Sunday, June 11, 2017

The Thunder Down Under

This coming week is Transfer Week. I have a love/hate relationship with Transfer Week. It's really fun to see the new Golden missionaries arrive from the MTC with a look of excitement, high hopes (and jet lag) on their faces, but it's brutal to say goodbye to others. Truly, one of the hardest things about serving as a senior missionary is saying goodbye to amazing and incredible young missionaries when the time comes for them to return to their homes.

Here are some of the amazing missionaries we will say goodbye to this week:

As office staff, we get to know many of the missionaries very well ... and it's hard to see them go. To most of you looking at this blog, they are just a bunch of ordinary Mormon missionaries, not a lot different than the thousands of other missionaries serving around the world. But to us, they are far from ordinary, they are extra-ordinary, and each and every one of them is a story of growth, and successes, and overcoming hardships and challenges, and friendships, and miracles. In a way each of them IS a miracle.

I'm not sure how to put into words what these young, energetic and spiritual young men and young women mean to us. The closest explanation I can offer would be to compare it to how I feel about my own adult children, who are my best friends, and who I miss like crazy!

One of the departing missionaries who I love dearly is Elder Oscar John Francis Rizardo Olan, from the Philippines. (Yes, that's his name!) Elder Olan (far left) is one of the kindest, most loving missionaries I have ever met. Most recently, he has been serving, along with Elder Walbeck, as an Assistant to President Vidmar, which meant that Sister Gray and I were able to associate with and get to know him and a little more than usual. (The Assistants also live right next door to us in Bayswater, which provided other opportunities to rub shoulders with them.)

Elder Olan is an amazing teacher and leader and I have learned a lot from his humble example and testimony. He will be a true blessing to his family and others back home in the Philippines. I get emotional just thinking about saying goodbye to Elder Olan and several other amazing missionaries who are going home in this transfer. I'm not sure if I'll ever get to see Elder Olan again. Hopefully, so.

There's another reason I'll miss Elder Olan: He is an incredible ping pong player! Being a tennis player, I have played a little ping pong myself over the years and Elder Olan proved to be a more-than-able opponent! There just happens to be a ping pong table at the Mission Home and a couple of times a month on P-Day, Elder Olan and I would meet there to see who would be the victor that day. We had some epic battles! It seemed that some days he was just too tough to beat, yet on others, I was able to squeak out a win or two. It was always back and forth and neither of us could claim superiority over the other.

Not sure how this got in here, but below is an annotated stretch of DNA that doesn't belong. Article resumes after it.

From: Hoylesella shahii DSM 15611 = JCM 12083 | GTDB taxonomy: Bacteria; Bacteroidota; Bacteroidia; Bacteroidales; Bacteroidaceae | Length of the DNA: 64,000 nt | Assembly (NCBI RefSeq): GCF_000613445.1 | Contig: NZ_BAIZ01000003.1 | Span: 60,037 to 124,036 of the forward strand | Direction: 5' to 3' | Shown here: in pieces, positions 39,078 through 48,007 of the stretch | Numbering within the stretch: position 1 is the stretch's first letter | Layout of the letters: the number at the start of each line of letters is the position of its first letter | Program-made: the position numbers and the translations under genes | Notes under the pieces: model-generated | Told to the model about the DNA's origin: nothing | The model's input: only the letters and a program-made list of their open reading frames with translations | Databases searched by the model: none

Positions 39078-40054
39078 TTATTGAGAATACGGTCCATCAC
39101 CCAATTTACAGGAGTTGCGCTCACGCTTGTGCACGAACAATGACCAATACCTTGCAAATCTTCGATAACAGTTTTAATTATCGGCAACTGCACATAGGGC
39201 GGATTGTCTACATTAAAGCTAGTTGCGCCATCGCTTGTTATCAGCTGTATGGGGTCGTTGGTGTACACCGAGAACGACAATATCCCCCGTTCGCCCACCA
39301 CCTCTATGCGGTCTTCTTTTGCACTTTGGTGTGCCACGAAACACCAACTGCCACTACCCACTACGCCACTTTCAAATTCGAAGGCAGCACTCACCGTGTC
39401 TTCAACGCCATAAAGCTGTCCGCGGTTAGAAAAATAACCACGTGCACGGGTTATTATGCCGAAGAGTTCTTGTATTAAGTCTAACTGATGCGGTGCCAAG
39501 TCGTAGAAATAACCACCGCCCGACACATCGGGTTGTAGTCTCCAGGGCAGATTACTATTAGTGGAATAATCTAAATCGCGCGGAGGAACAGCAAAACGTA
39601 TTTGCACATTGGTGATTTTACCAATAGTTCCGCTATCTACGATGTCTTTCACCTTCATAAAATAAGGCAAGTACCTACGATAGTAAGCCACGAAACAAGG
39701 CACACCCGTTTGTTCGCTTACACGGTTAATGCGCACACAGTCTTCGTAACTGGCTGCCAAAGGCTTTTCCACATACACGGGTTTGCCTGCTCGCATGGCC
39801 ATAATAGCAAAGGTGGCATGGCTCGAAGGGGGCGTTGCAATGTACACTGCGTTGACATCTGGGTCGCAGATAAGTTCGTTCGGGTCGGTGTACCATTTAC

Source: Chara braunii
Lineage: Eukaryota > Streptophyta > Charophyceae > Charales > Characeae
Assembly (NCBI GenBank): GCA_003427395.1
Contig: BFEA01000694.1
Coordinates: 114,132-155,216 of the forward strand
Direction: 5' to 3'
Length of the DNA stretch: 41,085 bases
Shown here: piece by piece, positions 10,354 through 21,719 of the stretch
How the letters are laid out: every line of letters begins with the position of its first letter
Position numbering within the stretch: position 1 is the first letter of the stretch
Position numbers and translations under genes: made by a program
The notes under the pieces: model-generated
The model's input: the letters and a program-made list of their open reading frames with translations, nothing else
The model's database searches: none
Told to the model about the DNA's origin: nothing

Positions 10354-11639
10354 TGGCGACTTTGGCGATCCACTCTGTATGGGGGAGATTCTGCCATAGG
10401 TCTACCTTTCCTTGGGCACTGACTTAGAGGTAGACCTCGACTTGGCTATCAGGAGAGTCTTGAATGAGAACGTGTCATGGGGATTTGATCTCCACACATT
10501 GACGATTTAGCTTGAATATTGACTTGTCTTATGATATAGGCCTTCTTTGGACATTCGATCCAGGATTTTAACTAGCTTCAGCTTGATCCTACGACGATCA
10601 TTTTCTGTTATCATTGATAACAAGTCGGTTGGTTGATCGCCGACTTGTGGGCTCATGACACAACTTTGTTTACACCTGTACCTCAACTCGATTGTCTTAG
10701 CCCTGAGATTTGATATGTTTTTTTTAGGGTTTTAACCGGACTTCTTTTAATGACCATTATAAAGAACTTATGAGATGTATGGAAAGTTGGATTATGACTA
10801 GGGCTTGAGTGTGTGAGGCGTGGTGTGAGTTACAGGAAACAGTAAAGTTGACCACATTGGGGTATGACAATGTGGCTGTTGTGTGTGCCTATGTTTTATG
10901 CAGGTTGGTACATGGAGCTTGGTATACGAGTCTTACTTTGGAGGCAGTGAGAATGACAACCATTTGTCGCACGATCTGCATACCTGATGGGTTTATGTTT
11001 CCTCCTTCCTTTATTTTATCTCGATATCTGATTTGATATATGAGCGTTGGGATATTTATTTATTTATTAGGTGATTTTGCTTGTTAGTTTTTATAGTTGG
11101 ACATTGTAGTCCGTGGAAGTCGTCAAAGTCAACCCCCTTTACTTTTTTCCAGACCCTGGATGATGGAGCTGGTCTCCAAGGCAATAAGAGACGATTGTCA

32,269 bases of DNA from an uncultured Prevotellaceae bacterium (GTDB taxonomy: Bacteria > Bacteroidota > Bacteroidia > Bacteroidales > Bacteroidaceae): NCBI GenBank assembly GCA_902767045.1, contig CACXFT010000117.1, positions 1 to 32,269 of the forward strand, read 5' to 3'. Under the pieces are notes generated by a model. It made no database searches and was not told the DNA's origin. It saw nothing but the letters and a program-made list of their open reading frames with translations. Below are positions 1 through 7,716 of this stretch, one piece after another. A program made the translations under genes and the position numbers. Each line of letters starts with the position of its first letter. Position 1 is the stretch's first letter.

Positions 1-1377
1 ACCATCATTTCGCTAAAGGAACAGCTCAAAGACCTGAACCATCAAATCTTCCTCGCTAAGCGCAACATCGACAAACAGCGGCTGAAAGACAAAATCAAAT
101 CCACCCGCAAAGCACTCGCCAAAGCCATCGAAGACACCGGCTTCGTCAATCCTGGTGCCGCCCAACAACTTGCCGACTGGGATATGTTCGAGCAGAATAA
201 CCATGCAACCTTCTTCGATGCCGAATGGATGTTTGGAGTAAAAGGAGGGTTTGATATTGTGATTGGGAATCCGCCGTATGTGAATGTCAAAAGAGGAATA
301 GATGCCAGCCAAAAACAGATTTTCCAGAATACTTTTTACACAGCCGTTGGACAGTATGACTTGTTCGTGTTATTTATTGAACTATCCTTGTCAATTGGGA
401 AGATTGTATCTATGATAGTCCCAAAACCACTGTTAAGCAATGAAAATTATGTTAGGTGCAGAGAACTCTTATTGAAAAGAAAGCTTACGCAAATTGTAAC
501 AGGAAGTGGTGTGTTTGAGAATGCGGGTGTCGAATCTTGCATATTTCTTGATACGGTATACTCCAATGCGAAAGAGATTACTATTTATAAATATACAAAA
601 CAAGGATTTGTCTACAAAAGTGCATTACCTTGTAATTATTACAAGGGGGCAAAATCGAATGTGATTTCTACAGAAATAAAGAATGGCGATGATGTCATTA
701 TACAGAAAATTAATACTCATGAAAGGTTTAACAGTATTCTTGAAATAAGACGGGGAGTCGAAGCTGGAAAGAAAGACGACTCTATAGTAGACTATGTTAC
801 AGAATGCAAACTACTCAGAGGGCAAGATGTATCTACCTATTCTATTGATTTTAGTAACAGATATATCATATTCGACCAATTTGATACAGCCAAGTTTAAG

Last P-Day was to be our final battle, winner take all, Mission bragging rights for ever and ever. President Vidmar called it "The Thunder Down Under" and created an "official" scoreboard complete with quotes from ping pong "experts" around the world, to track the wins and losses. (Zoom in on the photo to read the quotes!) The champion would be crowned based on whoever could win the best of 11 games (or first one to 6). The infamous Howard Cosell (aka P-Viddy) even made an appearance from the grave to interview the contestants. The Final Contest was on!

Elder Olan came out swinging with incredibly aggressive play and quickly went up 1-0. I came back with a tight win to even things up at 1 all. Then Elder Olan got serious and whooped me 11 to 4 in game 3 to take a 2-1 lead. I settled down and played a little smarter and evened the score at 2 games apiece. But then Elder Olan went on a tear, winning two straight games for a commanding 4-2 lead.

I picked up the next game, but Elder Olan came right back with another victory to make the overall score 5-3 in favor of Elder Olan. He only needed one more win to be crowned the champion. It was not looking good for me.

That was when Howard "Tell It Like It Is" Cosell entered the picture. He interviewed a humble Elder Olan first, who admitted he knew it wasn't over yet. (I wasn't so sure.) But it was when Cosell/P-Viddy asked me how I could possibly come back from a 5-3 deficit, that I found my advantage: age! I told Cosell that while my skilled opponent had youth and good looks, he lacked the wisdom that only comes with age. The Intimidation Factor was in play and game 9 began.

I don't remember the exact score in the next two games, but I do remember getting down 8-3 or something like that. I thought I was toast. But somehow I inched my way back into those two games and eventually won them both, tying up the score 5 all. Next game wins it all.

And what a final game it was! It was no surprise when we suddenly found ourselves tied at 10 points each. (For those who don't know the proper scoring in table tennis, games are played to 11 with players alternating serve every two points. At 10 all, the serve alternates back and forth between the players after every point. And you have to win by two.)

So, there we were, 5 all in games and 10 all in point in the final game. One thing is for sure, it could easily have gone either way, but on this day age and wisdom won over youth and beauty. (Truth be told, I got really lucky!)

It's a memory Elder Olan and I will treasure forever. See ya around, Elder Oscar John Francis Rizardo Olan. You will be missed.

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